Folk brocade of the Zhuang people has been famous for a long time and their embroidery is also very unique. One can experience the Zhuang people’s deft embroidery skills from their satchels.

“Nine Dragon s playing with a Ball” is a common subject in the Zhuang brocade patterns. Other brocade patterns on satchels include butterflies, bats, the sun and the moon, flowers and other auspicious elements.

by Xiao Xiao xiaoxiao@interactchina.com    

About Interact China

—————————————————————————————————————————–
“A Social Enterprise in E-commerce Promoting Oriental Aesthetic Worldwide”

Aileen & Norman co-founded Interact China in 2004 with specialization in fine Oriental Aesthetic products handmade by ethnic minorities & Han Chinese. Having direct partnerships with artisans, designers, craft masters and tailors, along with 10 years solid experience in e-commerce via InteractChina.com, we position well to bridge talented artisans in the East with the rest of the world, and bring you direct finely selected products that are of good quality and aesthetic taste.

So far we carry 2000+ goods covering Ladies Fashion, Tailor Shop, Home Furnishings, Babies & Kids, Painting Arts, Textile Arts, Carving Arts, Tribal Jewelry Art, Wall Masks and Musical Instruments. Our team speak English, French, German, Spanish and Italian, and serve customers worldwide with passion and hearts.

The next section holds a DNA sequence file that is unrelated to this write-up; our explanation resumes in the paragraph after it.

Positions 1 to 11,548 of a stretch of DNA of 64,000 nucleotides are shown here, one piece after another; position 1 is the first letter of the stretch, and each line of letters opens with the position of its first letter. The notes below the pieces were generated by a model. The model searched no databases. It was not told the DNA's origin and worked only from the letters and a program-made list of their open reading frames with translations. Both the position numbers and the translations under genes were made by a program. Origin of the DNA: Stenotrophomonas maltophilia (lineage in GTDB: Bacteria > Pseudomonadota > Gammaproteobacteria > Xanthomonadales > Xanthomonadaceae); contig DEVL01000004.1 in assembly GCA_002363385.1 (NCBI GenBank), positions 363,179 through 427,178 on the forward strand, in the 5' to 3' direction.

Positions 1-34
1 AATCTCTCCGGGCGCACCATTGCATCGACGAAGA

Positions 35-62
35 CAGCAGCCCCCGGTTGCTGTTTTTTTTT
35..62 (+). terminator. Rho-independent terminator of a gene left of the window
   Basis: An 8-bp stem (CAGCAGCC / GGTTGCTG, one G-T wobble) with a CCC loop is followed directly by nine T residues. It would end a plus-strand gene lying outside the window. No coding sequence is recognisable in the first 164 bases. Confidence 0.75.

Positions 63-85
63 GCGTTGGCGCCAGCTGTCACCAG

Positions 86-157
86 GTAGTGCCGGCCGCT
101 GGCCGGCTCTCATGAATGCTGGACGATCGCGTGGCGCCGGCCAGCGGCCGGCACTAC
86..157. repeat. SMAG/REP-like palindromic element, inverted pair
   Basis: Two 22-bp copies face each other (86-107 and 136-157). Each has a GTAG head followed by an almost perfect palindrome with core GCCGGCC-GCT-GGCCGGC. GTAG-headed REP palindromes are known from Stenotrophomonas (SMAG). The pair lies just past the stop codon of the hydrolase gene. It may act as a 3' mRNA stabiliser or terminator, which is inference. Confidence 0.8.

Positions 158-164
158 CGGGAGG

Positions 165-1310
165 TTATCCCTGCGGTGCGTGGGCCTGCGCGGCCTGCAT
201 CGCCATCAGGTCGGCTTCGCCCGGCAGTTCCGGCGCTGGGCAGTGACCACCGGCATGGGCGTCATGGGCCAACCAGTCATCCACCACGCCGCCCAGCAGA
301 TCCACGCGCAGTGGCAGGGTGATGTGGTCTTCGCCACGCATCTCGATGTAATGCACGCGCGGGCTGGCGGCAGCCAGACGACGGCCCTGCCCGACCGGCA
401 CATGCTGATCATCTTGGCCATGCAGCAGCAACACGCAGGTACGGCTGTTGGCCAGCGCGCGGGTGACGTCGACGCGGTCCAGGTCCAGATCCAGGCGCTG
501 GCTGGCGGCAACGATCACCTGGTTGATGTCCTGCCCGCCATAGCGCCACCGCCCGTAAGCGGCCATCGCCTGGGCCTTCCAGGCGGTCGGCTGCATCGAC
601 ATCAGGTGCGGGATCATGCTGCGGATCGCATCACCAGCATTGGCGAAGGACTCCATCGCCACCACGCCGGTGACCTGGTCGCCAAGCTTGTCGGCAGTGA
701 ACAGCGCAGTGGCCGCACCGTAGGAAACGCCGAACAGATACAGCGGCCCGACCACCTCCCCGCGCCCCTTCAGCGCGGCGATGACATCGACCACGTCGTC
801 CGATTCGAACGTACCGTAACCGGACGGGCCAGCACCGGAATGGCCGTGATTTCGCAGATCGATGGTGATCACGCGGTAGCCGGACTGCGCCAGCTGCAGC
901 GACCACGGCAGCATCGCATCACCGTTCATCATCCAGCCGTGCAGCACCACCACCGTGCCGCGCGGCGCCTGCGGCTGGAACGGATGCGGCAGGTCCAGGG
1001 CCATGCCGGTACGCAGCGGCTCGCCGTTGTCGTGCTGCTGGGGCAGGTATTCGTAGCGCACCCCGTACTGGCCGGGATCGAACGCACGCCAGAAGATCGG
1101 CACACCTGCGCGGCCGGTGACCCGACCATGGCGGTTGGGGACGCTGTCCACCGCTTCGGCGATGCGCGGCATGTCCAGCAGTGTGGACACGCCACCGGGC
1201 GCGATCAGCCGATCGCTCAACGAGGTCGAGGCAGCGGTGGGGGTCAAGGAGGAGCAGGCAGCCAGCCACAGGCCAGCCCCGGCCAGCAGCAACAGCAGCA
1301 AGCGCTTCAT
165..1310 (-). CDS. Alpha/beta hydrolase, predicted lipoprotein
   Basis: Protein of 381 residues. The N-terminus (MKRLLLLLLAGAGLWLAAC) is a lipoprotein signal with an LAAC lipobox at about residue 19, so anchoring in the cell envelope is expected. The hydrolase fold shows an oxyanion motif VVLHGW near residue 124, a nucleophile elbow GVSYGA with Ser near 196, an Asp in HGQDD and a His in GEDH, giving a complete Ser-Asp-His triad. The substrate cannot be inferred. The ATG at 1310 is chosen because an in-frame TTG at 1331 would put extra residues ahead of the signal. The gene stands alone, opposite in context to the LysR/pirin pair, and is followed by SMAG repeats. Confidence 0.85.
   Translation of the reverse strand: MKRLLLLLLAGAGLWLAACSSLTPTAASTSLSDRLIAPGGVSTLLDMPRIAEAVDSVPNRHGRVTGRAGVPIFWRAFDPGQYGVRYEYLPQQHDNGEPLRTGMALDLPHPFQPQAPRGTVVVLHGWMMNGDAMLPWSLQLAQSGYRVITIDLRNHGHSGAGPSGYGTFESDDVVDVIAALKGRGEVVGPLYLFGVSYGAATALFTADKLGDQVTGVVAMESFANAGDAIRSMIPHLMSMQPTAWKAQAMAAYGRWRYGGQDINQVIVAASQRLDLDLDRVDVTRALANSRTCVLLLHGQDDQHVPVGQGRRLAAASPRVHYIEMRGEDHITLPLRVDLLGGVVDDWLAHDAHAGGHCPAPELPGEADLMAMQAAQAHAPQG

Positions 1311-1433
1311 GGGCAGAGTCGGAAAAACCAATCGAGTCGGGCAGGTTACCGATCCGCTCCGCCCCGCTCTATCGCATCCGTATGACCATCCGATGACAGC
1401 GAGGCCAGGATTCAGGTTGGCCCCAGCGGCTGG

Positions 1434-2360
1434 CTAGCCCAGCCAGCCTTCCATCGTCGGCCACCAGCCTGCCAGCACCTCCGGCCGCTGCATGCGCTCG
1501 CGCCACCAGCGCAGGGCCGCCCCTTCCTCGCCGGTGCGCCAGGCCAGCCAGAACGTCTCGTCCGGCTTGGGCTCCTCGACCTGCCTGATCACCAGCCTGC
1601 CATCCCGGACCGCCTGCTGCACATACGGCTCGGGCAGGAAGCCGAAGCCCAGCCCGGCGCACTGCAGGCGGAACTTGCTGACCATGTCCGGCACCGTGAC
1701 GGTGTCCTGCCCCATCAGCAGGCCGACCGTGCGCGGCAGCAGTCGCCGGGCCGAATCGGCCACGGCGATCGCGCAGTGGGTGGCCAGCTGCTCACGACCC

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P.S. We Need People with Similar Passion to Join Our Blogging Team!
If you have passion to write about Oriental Aesthetic in Fashion, Home Decor, Art & Crafts, Culture, Music, Books, and Charity, please contact us at bloggers@interactchina.com, we would love to hear from you!

Oriental Wall Decor

If you’re going for an oriental theme in your home or in a room, wall decor will certainly enhance the tone.

Rattan Scrolls

 Chinese home design

Rattan scrolls are artistic designs that are painted on a special paper or silk. These scrolls are very popular as collectibles and home decorative items in Asian countries. The scrolls are usually weighted down with a dowel at the bottom to keep the artwork crisp and clear for display. Rattan scrolls are a great wall decor to enhance the oriental culture in your room.

Wall Decals

 Chinese home design

Oriental wall decals are a great way to add some life to your room. Unlike using big framed pictures, rattan scrolls and other forms of decor that you hang on the wall, decals take up less room and feel less bulky. Unfortunately, wall decals limit your ability to change things up if you decide you want to adjust the decor. Wall decals are definitely more permanent than something you hang on the wall, which you can simply move around when you please. So be prudent when deciding how you want to use wall decals.

Oriental Wall Fans